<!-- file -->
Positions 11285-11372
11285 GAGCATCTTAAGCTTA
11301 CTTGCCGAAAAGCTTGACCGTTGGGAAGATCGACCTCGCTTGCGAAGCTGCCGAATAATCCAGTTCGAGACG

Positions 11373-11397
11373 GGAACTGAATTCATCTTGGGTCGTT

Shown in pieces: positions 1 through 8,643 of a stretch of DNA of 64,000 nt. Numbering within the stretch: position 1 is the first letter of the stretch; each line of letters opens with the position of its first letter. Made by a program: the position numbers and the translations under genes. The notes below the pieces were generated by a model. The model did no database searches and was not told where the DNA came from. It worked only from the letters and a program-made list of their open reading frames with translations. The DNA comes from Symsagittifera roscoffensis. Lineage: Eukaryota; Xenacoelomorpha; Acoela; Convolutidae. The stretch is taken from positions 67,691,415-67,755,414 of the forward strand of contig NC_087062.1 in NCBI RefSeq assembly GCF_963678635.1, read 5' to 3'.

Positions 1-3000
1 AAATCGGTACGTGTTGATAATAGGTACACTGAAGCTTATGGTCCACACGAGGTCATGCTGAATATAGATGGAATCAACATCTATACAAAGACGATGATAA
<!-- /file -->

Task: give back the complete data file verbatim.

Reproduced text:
Positions 11285-11372
11285 GAGCATCTTAAGCTTA
11301 CTTGCCGAAAAGCTTGACCGTTGGGAAGATCGACCTCGCTTGCGAAGCTGCCGAATAATCCAGTTCGAGACG

Positions 11373-11397
11373 GGAACTGAATTCATCTTGGGTCGTT

Shown in pieces: positions 1 through 8,643 of a stretch of DNA of 64,000 nt. Numbering within the stretch: position 1 is the first letter of the stretch; each line of letters opens with the position of its first letter. Made by a program: the position numbers and the translations under genes. The notes below the pieces were generated by a model. The model did no database searches and was not told where the DNA came from. It worked only from the letters and a program-made list of their open reading frames with translations. The DNA comes from Symsagittifera roscoffensis. Lineage: Eukaryota; Xenacoelomorpha; Acoela; Convolutidae. The stretch is taken from positions 67,691,415-67,755,414 of the forward strand of contig NC_087062.1 in NCBI RefSeq assembly GCF_963678635.1, read 5' to 3'.

Positions 1-3000
1 AAATCGGTACGTGTTGATAATAGGTACACTGAAGCTTATGGTCCACACGAGGTCATGCTGAATATAGATGGAATCAACATCTATACAAAGACGATGATAA